Village recognizes youth working with Union County Sheriff’s Office
Youth serving the community through law enforcement recently received public accolades from the Village of Wesley Chapel.
On Oct. 15, the village safety committee presented a plaque to the Union County Sheriff’s Office Explorer Post 242 in recognition of the post’s service to the community.
The Explorer Post consists of young people age 14 to 20-years-old who have a desire to pursue a career in law enforcement or are interested in learning more about the field. The sheriff’s office reestablished the post in 2007 and has an average of 20 members in the post at a time.
Participants take part in a variety of training exercises, including first aid training, CPR certification, training on basic criminal laws, learning the 10 codes system, and training on fingerprinting. They are required to attend 10 monthly training meetings per year.
The Explorers also have the opportunity to get involved in many different community service events and projects. Participants get to use their training on fingerprinting to help with child identification kits. Explorers also provide traffic assistance for special events and promote safety through inspecting bikes at bicycle rodeos. Once certain requirements are met, participants can accompany an officer for an on-duty ride-along.
Deputy A.J. Mainero is the host advisor for the Explorer Post and oversees the program, including recruiting, scheduling, and working events. During his time with the Explorer Post, Mainero has seen a handful of participants continue into the law enforcement field.
“We have two Explorers that are now in law enforcement training,” Mainero said.
Sergeant Kara Bush intends to someday add her name to the list of Explorer Post alumni with jobs in law enforcement. The 15-year-old Central Academy of Technology and Arts sophomore has worked with the Union County Sheriff’s Department since the eighth grade. Because the Explorer Post program requires that participants graduate eighth grade before enrolling, Bush started as part of the Cadet program, designed for ages 11 to 14.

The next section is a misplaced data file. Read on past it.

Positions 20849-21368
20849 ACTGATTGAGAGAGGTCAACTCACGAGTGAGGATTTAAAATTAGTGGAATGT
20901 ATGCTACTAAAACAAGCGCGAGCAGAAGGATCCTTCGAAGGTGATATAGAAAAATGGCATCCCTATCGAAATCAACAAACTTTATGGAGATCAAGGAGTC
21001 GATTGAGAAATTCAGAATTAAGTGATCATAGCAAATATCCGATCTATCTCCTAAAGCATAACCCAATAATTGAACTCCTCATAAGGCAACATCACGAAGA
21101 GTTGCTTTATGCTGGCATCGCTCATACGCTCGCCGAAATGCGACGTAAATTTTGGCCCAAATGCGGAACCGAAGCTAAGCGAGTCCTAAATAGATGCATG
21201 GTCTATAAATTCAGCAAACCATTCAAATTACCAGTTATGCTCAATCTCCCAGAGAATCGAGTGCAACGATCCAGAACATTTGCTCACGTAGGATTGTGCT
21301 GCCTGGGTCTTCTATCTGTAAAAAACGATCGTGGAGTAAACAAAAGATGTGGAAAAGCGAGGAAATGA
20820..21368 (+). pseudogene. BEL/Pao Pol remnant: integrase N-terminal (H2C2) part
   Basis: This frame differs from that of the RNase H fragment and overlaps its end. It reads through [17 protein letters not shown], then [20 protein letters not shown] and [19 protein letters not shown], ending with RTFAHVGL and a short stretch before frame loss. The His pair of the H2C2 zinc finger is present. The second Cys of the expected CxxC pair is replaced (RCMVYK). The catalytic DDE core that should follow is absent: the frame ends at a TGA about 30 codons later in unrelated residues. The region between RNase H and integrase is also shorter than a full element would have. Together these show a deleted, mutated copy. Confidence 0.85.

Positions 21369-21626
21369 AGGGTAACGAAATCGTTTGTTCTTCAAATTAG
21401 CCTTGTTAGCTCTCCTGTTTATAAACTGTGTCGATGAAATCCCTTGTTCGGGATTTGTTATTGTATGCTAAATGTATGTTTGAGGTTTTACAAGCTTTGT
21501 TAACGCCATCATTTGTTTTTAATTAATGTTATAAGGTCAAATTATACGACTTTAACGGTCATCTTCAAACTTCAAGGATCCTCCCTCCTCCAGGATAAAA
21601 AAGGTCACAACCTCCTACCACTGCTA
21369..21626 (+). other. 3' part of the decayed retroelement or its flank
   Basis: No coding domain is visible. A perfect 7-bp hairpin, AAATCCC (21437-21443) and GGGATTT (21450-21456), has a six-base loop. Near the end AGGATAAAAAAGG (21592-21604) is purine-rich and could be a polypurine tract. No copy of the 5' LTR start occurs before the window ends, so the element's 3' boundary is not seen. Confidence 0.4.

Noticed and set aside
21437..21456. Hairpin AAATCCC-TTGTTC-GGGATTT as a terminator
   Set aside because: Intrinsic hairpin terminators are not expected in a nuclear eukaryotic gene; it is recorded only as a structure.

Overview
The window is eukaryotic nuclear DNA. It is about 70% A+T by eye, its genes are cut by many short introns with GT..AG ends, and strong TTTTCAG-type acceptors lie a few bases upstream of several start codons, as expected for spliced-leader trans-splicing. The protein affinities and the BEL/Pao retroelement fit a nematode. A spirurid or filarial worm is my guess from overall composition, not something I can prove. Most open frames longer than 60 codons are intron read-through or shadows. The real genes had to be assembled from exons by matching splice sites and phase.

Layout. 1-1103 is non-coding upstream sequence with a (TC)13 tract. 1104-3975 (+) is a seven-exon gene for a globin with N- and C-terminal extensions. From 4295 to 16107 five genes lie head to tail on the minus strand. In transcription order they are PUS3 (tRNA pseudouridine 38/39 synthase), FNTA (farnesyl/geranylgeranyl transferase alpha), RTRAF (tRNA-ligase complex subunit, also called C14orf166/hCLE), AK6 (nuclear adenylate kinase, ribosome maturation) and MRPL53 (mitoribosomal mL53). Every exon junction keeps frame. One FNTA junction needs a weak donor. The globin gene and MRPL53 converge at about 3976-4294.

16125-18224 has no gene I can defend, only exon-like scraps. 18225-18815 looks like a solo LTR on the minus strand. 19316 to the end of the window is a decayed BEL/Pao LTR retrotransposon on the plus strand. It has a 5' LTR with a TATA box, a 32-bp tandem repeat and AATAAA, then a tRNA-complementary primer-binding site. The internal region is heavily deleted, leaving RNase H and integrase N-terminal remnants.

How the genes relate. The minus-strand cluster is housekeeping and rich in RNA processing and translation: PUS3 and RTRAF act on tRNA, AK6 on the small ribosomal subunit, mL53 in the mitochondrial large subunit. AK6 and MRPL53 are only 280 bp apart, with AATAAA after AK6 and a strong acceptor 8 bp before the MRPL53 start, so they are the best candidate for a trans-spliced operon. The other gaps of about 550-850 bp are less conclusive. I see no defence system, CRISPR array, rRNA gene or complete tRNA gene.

The Explorer Post helped Bush become more familiar with the law enforcement system, and the training helped better prepare her for her career goal.
“From the time I was about 8 or 9, I wanted to go into law enforcement. I’ve learned things I never knew about until I started (the Explorer Post),” Bush said.
Mainero believes that the most important aspect of the Explorer Post is that it offers students an opportunity to serve their community through teamwork. “We really, really stress teamwork and see that everybody works together,” he said.
Community officials are recognizing the Explorers’ hard work and service. “The Explorers group is important to the Wesley Chapel community, not only for the volunteer work they provide when they are assisting with events or fingerprinting our children, but because they are walking examples of leadership and commitment,” Wesley Chapel council member Kim Ormiston said.
For Bush, who wants to eventually pursue a career with the FBI, that type of leadership and commitment comes second-nature with a love of serving the community through police work.
“I love doing what I do,” she said. “I do it because it’s what I enjoy doing. I cannot think of a better way to spend a Saturday than out in the community with the deputies doing something productive.”